Beer. Event. Bar. Brewery. Sleep (a little). Repeat. That is GABF in a nutshell. It’s been a few days since the last session of the biggest beer festival in the world and only now does cracking open a beer and doing some beer writing sound like a good idea.
My brain is (slightly) fried, but let’s see if I have enough gray matter left to crank out a reasonable recap. For brevity, complete descriptions of beers are omitted and replaced with a 5 point scale. Let’s get started… lots of pictures await you at the end!
Thursday started early (4:30 am EDT), with a half asleep (and slightly cranky) beer blogger navigating his way via subway and bus to LaGuardia to catch a flight to Denver. A couple of Dunkin’ Donuts and 1500+ miles later, I arrived in Denver and met up with two good friends who’d be my partners in crime for this GABF. We hit the ground running, heading straight to Longmont, CO to squeeze in some beer tourism before hitting the first GABF session later that evening. We hit lunch at Oskar Blues; all of their beers were solid, as were the nachos. I had a great time working through a sampler tray and then finishing off with a Mama’s Little Yella Pils (4/5). Not far away from Oskar Blues is Left Hand Brewing Co., where we popped in for a quick pint before heading back down to Denver. I had the Wake Up Dead Imperial Stout on Nitro (3.5/5).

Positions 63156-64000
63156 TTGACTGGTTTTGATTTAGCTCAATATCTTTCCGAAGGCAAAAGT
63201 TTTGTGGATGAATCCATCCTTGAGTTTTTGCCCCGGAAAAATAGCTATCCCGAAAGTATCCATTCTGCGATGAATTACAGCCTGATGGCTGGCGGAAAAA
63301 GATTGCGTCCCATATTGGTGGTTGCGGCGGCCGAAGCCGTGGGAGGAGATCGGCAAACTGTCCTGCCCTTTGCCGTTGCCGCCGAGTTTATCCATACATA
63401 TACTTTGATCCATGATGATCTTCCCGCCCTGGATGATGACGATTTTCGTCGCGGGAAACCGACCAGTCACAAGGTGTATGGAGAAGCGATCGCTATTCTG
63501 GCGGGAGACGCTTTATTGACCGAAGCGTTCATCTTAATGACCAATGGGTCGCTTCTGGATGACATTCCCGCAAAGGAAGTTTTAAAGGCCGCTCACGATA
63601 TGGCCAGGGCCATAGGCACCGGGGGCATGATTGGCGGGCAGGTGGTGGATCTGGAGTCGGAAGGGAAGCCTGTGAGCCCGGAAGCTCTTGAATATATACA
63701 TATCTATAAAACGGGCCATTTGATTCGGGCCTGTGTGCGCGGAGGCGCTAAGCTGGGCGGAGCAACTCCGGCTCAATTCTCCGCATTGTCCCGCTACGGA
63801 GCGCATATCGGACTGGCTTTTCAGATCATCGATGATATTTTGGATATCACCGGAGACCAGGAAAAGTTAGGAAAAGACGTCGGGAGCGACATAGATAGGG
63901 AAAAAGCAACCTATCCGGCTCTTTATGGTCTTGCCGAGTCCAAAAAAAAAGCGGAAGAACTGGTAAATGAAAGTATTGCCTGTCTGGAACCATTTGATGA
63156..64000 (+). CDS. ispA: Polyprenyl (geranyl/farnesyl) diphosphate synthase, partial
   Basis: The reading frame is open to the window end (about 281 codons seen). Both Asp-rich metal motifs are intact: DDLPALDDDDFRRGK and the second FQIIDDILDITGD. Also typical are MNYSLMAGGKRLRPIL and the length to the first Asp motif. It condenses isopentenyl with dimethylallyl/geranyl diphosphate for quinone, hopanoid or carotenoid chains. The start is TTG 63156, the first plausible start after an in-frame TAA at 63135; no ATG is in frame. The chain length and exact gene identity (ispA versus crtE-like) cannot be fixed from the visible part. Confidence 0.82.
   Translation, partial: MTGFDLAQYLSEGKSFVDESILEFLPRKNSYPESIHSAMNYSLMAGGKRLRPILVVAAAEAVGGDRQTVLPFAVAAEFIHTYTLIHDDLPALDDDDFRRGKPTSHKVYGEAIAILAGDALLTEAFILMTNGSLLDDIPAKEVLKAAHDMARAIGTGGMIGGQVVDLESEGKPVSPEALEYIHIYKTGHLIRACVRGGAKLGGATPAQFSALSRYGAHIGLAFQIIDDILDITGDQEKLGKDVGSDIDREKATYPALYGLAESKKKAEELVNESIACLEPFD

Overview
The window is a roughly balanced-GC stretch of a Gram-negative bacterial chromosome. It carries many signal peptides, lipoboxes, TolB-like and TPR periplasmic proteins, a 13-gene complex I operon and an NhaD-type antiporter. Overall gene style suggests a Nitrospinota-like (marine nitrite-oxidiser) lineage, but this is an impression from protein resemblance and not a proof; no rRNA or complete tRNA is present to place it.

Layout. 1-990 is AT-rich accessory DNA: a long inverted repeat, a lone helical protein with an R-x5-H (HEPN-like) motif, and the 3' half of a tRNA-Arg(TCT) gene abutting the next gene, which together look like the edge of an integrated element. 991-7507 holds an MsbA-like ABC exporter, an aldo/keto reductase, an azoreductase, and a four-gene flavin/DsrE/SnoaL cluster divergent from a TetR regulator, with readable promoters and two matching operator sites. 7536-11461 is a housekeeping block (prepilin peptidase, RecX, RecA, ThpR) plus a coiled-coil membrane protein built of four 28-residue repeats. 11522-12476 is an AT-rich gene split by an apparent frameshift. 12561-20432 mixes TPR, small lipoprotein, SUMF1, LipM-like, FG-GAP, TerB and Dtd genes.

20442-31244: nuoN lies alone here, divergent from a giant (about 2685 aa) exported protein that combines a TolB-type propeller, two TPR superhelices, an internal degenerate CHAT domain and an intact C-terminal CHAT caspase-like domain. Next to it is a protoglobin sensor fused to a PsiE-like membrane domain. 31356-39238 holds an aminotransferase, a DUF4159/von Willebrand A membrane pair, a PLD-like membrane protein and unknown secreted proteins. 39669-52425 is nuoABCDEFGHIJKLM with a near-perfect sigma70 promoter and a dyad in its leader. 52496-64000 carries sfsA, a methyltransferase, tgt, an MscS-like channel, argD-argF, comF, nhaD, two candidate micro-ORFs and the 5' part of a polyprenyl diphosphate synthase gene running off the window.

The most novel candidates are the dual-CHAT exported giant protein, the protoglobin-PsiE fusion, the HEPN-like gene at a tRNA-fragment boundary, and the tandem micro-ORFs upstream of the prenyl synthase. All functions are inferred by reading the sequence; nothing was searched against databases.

I always like to remind myself that GABF is the best opportunity in the country to sample beers from breweries you have never heard of and to make new discoveries. That being said, the goal of Thursday night’s session was to hit up breweries with solid reputations that I knew would be pouring some delicious rarities. New discoveries would have to wait. Highlights included:
- Goose Island Bourbon County Stout – loads of vanilla (5/5)
- Founders Kentucky Breakfast Stout – had right after GI BCBS, very coffee forward (4.5/5)
- Deschutes 2011 Abyss (4/5)
- Oskar Blues Whiskey Barrel Ten-Fidy – wow, great surprise (4.5/5)
- Allagash Coolship Resurgam – very brett forward / funky (4.5/5)
- Fat Head Head Hunter (4.25/5)
- New Glarus Enegma – quite sweet (2.5/5)
- Devils Backbone Vienna Lager – beautiful clean lager (4.5/5)
- Anchor Small Beer (3/5)
- Russian River Toronado 25th Anniversary – reminiscent of Beatification (4/5)
- Stone 2008 BA Imperial Stout – awesome, rich and smooth, great surprise (5/5)